There is also the population of urban poor living in non-notified and unauthorized slums. To put it simply non-notified and unauthorized slums are those slums which are not recognized by the State. This means that residents have no claim on any service- water, sanitation, electricity etc.

These are people literally in a no man’s land. They do not own the houses they live in, the utensils are not theirs, nor the clothes, nor anything else. These can be razed, burnt, thrown, taken without any legal implications. Come monsoon, houses get washed away, and then plastic covers and mud houses emerge again out of the slush like sprouting mushrooms. Every monsoon. No sanitation either. So people defecate in the open and there is no way to clean the place. When you are in no man’s land nothing belongs to you, and nothing possibly can. In this piece of land you are the mercy of others. What can you possibly claim here?

Just building scattered toilets will not work and cannot work. Unless these basic infrastructure issues are addressed along with the necessary behavior change, an open defecation free India will remain a distant dream and the content of mere rhetoric.

Gendered impacts of water poverty

By Sakshi Saini, Senior Program Officer, PRIA

GenderWater3

No matter which region or state or socio-economic strata one visits, the plight of women remains the same. The only variation is that they face the brunt of all these socially ascribed roles in a different cultural setting. As part of the SLB connect program which aims at engaging citizens in collecting, analysing and communicating feedback to service providers through mobile technology based survey, I got the chance to visit some of the districts of Rajasthan, where our team visited both formal and informal settlements. I was quite excited to be exposed to new dynamics of these areas. Although after talking to the women from the community I realised that other than the change in cultural and socio-economic status, the role of women in the community remains the same. She is the one responsible for accession and management of resources required to run a household and ensure proper functioning of the household. These women put in substantial time and effort in organising such things. The economic status of the household might help her fulfilling these roles, which also means that it is the poor women who are more vulnerable due to diminishing resource availability.

GenderWater2

It is estimated that one fourth of the urban Indian population is poor. The poor who cannot afford adequate housing for themselves live in different types of urban poor settlements where they have limited access to basic services such as reliable water supply and clean sanitation facilities. As per Urban Poverty Report 2009, urban poverty in India is over 25 percent; some 81 million people live in urban areas surviving on incomes that are below the poverty line. Women residing in these informal settlements face challenges with lack of proper water and sanitation facilities. They spend quality time and a large portion of their monthly income in accessing them. It is they who are impacted most due to their socially ascribed roles and responsibilities for attainment and management of resources and services such as water and sanitation. This takes a toll on the time they can spend on income generation and other productive activities. Sapna one of the residents from phoos ka bangla, an informal settlement in Jaipur pointed out that she spends 2-3 hrs daily in accessing and managing water. She mentioned that at times she is forced to take help from her daughter in acquiring water for the entire family. In spite of all her efforts to ensure that her daughter’s education doesn’t suffer, at times Sapna has to let her daughter miss out on school so that she can help her with household chores specially collecting water for the family. It has become routine that women and children (especially girls) end up wasting their productive time in managing basic amenities, which if readily available will help in saving time, which can further be used in economically productive activities. It’s not just income that these women lose out on, women are even cutting down on leisure activities, child care, girls are missing out on education and career development, which are important aspects in leading a healthy and holistic life. Moreover many women report incidents of eve-teasing on their way to water sources. They are subjected to lot of humiliation and insensitivity, with hardly any assistance from the family members.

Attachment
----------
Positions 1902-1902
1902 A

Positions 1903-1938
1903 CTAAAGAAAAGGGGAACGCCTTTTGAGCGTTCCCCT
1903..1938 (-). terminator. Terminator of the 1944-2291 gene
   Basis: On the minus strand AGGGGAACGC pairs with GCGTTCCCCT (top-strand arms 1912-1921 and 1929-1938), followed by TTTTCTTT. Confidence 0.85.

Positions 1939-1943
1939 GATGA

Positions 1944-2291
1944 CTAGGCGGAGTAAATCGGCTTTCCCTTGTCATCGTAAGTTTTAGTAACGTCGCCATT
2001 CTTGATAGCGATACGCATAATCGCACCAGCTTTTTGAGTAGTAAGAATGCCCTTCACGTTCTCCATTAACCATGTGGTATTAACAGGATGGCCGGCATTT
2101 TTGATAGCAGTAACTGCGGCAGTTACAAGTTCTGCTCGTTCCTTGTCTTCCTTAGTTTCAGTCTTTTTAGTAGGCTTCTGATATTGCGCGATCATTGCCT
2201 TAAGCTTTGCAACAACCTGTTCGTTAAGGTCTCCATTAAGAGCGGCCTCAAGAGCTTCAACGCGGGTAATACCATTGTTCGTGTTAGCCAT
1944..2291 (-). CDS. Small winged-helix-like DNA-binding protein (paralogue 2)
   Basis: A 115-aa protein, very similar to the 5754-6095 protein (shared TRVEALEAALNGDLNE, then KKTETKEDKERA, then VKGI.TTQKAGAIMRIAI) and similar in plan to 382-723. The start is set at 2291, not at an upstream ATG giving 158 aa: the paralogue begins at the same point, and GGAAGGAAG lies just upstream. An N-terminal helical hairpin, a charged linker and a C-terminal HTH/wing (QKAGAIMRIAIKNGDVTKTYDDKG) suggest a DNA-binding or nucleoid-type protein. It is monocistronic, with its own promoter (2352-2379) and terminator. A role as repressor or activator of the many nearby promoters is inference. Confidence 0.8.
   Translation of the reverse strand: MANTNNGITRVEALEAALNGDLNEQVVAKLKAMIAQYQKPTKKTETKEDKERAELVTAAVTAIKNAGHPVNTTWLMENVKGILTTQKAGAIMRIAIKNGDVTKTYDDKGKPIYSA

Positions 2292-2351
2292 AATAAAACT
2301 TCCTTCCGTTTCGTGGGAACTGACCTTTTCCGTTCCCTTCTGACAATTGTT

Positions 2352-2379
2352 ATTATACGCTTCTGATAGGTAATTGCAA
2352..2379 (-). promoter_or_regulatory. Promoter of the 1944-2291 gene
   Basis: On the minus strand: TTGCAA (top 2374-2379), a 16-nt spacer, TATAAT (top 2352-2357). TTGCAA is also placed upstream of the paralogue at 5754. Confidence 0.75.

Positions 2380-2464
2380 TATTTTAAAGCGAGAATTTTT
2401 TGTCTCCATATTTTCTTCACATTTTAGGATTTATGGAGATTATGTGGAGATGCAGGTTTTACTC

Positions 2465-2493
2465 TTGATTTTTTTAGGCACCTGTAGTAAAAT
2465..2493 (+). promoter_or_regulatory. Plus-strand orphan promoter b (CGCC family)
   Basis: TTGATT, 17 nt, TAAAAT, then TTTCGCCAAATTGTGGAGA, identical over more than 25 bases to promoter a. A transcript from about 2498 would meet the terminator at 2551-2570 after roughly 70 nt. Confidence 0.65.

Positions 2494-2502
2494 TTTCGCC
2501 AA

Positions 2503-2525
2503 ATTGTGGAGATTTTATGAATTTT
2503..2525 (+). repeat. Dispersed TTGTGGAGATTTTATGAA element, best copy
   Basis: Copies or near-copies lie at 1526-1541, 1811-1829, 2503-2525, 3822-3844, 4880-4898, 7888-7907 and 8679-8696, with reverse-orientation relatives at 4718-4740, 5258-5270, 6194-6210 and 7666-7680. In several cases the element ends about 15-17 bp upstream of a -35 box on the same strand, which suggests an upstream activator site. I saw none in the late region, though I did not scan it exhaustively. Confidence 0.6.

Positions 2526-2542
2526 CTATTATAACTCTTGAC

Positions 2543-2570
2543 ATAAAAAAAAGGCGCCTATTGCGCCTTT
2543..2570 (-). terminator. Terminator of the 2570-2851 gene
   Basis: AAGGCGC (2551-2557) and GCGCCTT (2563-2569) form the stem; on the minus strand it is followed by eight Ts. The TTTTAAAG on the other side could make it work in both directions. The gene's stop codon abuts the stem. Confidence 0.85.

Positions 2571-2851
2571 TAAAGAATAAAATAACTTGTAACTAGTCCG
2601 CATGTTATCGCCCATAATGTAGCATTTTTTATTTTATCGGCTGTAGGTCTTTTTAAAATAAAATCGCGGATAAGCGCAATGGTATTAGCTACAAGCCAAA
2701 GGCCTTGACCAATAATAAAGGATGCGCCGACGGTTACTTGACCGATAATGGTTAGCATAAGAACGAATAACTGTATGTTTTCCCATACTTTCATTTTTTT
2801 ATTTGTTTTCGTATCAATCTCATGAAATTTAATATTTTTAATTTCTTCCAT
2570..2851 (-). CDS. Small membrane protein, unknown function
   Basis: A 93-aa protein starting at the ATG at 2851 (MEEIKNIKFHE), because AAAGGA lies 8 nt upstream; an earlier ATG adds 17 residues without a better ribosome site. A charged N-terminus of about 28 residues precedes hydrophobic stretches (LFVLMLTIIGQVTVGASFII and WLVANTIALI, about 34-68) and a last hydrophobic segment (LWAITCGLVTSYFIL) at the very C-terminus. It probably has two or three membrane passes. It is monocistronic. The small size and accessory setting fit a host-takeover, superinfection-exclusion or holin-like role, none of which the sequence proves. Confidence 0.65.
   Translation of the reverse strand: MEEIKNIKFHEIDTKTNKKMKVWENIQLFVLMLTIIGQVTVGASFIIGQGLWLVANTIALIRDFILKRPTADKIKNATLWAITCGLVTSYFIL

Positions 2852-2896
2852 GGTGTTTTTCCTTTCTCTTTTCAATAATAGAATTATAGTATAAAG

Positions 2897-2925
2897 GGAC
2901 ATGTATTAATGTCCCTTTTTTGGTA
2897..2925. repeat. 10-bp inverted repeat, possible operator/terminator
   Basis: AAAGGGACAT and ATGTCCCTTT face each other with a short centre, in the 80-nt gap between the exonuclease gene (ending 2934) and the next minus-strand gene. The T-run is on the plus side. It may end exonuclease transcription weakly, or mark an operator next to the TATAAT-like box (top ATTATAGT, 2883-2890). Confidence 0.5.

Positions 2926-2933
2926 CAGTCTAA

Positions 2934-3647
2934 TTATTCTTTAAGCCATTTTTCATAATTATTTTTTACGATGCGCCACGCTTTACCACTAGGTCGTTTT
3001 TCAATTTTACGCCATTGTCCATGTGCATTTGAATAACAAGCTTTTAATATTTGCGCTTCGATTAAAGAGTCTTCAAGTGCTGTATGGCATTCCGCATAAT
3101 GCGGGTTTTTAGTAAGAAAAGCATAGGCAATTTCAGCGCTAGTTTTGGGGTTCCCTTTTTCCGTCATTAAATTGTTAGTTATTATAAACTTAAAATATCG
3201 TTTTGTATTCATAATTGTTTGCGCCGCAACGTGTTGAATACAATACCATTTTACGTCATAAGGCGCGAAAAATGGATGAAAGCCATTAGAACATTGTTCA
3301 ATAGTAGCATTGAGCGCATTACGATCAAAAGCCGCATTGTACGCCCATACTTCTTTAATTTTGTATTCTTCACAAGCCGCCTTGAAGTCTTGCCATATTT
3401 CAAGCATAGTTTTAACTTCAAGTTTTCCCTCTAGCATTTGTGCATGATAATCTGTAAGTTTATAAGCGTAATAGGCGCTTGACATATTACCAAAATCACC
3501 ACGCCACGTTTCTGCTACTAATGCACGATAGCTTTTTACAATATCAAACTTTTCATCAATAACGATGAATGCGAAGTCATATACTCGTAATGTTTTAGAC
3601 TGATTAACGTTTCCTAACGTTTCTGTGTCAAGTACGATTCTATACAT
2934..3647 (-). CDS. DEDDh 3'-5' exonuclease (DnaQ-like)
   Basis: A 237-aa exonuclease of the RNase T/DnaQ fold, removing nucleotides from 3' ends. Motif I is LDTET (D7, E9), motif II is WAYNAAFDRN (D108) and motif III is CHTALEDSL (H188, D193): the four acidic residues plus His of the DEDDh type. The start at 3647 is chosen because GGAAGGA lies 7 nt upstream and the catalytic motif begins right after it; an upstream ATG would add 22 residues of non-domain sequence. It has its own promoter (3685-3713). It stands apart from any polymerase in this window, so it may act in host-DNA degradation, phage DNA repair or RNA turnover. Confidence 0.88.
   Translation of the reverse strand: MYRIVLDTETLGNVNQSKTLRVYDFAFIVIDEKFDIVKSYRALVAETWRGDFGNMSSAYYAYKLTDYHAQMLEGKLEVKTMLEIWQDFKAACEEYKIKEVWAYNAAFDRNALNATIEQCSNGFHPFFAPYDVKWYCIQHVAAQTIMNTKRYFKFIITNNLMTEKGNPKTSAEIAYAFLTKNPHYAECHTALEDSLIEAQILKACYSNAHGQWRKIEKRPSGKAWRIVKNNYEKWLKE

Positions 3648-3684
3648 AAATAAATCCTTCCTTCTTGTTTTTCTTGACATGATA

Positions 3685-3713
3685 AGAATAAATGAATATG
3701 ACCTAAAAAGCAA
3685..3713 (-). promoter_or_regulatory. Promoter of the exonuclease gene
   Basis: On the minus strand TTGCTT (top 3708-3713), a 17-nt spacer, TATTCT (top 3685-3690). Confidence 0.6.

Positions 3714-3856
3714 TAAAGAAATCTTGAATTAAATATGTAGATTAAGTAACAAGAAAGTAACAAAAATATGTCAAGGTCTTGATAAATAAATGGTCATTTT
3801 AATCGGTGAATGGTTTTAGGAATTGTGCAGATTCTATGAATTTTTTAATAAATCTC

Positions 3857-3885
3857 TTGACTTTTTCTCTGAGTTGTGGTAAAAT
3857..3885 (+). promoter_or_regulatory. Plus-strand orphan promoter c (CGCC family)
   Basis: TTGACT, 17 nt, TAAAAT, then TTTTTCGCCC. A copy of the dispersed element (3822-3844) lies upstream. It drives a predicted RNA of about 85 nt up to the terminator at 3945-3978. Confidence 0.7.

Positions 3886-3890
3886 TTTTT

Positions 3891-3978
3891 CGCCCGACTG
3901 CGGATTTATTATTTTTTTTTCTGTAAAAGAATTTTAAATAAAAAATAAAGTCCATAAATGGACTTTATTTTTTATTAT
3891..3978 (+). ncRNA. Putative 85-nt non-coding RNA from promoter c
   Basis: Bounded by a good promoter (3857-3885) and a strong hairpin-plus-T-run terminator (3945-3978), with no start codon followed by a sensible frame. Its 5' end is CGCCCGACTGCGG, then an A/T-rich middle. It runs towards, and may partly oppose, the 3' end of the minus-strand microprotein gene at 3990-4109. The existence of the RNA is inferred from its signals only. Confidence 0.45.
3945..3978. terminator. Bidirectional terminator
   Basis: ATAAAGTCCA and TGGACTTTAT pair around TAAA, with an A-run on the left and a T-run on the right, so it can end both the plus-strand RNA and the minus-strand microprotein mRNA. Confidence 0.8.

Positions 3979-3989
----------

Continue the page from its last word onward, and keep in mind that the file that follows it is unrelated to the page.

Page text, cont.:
It’s not just the scarce quantity of water but even the deteriorated quality of water that manifests its impact on women’s life. Deteriorated water quality is one of the major causing agents of diseases in our country. As more family members fall ill, the care-providing burden manifests itself. Women pay physical, psychological and economic toll in order to fulfill the socially ascribed responsibility of fetching and managing water. With the increasing stress on water resources this manifestation of gender inequality may further exacerbate the existing gender inequalities in society.

Several steps, including institutional, financial and behavioral changes are required to ensure safe and easy access to water supply. Moreover, the gender perspective of the problem needs to be understood as women suffer the most as a result of the problems arising due to lack of access to water.